1) In Buddhism, a bodhisattva is either an enlightened (bodhi) existence (sattva) or an enlightenment-being or, given the variant Sanskrit spelling satva rather than sattva, "heroic-minded one (satva) for enlightenment (bodhi)." The Pali term has sometimes been translated as "wisdom-being," although in modern publications, and especially in tantric works, this is more commonly reserved for the term jñānasattva ("awareness-being"; Tib. ཡེ་ཤེས་སེམས་དཔའ་་, Wyl. ye shes sems dpa’). Traditionally, a bodhisattva is anyone who, motivated by great compassion, has generated bodhicitta, which is a spontaneous wish to attain Buddhahood for the benefit of all sentient beings.
etymology: bodhisattva (Sanskrit: बोधिसत्त्व bodhisattva; Pali: बोधिसत्त bodhisatta)
2) In Buddhism, a bodhisattva means either "enlightened (bodhi) existence (sattva)" or "enlightenment being" or, given the variant Sanskrit spelling satva rather than sattva, "heroic minded one (satva) for enlightenment (bodhi)". Another translation is "Wisdom Being".
The various divisions of Buddhism understand the word bodhisattva in different ways, but especially in Mahayana Buddhism, it mainly refers to a being that compassionately refrains from entering nirvana in order to save others.
Bodhisattvacaryāvatāra (बोधिसत्त्वचर्यावतार) is the name of a Sanskrit Buddhist work on &ldq...
Mahayana Buddhist text by Asanga laying down the stages (bhumis) of the path of the bodhisattva...
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Moral discipline of the Bodhisattva
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- · A Discourse on Paticcasamuppada > ... > Reflection Of The Bodhisatta
- · The Buddha and His Teachings > The Bodhisatta Ideal
- · A Record of Buddhistic Kingdoms > On Towards North India, Darada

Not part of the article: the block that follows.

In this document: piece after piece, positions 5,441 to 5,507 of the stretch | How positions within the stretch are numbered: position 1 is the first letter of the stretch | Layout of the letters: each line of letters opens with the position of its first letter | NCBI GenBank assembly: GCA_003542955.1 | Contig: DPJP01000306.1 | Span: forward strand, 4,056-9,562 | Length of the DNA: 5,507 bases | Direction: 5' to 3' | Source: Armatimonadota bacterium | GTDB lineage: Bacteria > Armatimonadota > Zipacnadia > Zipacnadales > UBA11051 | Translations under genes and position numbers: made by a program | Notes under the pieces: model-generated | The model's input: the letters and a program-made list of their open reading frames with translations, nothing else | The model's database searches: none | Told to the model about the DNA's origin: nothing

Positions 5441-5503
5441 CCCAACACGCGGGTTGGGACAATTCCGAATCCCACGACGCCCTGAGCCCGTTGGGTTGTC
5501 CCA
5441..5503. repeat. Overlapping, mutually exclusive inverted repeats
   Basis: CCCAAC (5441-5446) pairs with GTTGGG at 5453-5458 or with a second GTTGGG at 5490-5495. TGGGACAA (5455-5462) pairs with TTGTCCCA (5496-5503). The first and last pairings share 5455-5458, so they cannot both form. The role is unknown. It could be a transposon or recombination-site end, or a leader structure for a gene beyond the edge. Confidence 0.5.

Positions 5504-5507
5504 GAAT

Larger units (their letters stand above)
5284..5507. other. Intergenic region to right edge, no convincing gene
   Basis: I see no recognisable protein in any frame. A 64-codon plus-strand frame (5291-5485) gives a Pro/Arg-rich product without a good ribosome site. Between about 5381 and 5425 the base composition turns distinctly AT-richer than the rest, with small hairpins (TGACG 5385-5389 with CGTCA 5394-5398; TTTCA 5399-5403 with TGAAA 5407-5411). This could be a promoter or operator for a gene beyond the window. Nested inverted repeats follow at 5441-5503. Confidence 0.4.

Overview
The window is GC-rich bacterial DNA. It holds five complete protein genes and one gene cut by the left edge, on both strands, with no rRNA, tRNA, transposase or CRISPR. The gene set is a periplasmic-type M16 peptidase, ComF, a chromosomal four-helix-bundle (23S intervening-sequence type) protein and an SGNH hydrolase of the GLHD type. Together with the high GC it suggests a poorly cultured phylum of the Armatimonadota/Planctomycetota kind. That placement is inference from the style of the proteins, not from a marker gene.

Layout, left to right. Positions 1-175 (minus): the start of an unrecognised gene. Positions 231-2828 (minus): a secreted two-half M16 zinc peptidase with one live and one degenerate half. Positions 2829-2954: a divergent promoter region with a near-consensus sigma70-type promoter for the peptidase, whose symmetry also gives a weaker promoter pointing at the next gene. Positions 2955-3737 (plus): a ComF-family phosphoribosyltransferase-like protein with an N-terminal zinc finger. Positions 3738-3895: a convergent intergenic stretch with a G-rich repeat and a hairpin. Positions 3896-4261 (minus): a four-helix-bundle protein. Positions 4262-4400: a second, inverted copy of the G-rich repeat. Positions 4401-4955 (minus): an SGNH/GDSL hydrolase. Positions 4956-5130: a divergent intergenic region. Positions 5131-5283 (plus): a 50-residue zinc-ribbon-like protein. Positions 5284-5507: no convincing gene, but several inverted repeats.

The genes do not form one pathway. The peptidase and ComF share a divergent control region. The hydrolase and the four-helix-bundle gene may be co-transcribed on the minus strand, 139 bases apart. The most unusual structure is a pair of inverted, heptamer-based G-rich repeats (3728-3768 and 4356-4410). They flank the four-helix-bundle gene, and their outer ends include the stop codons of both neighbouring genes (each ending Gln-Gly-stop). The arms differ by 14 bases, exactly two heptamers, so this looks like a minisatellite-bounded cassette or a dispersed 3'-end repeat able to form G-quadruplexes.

- · Bodhisattva-caryāvatāra > Khenpo Kunpal's Commentary (english)
- · Bodhisattva-caryāvatāra > Khenpo Kunpal's Commentary (tibetan)
- · The Mahayana Mahaparinirvana Sutra > ... > On Bodhisattva Kasyapa (d)
- · Sutra of Ksitigarbha Bodhisattva's Fundamental Vows > Shakyamuni Buddha Praising Ksitigarbha Bodhisattva
- · The gods of northern Buddhism > The Dhyani-bodhisattva
- · The Lotus Sutra > Bodhisattva Sadāparibhūta
- · The Lotus Sutra > Bodhisattva Gadgadasvara
- · Sutra of Ksitigarbha Bodhisattva's Fundamental Vows > The Assembly of the Transformations of Ksitigarbha Bodhisattva
- · The Lotus Sutra > [manifested By Bodhisattva Avalokiteśvara]
- · Ksitigarbha Bodhisattva Fundamental Vow Sutra > The Assembly of Innumerable Emanations of Ksitigarbha Bodhisattva
- · Bodhisattva-caryāvatāra > ... > Khenpo Ape’s Advice On Studying The Bodhisattva-caryāvatāra
- · The Vimalakirti Nirdesa Sutra > The Bodhisattva Conduct
- · The Lotus Sutra > Encouragement of Bodhisattva Samantabhadra
- · The Shurangama Sutra > ... > Manjushri Bodhisattva asks a Question
- · The Lotus Sutra > Ancient Accounts of Bodhisattva Bhaiṣajyarāja
- · A Sketch of the Buddha's Life > The Bodhisattva
- · The Vimalakīrti Sutra > ... > Practices of the Bodhisattva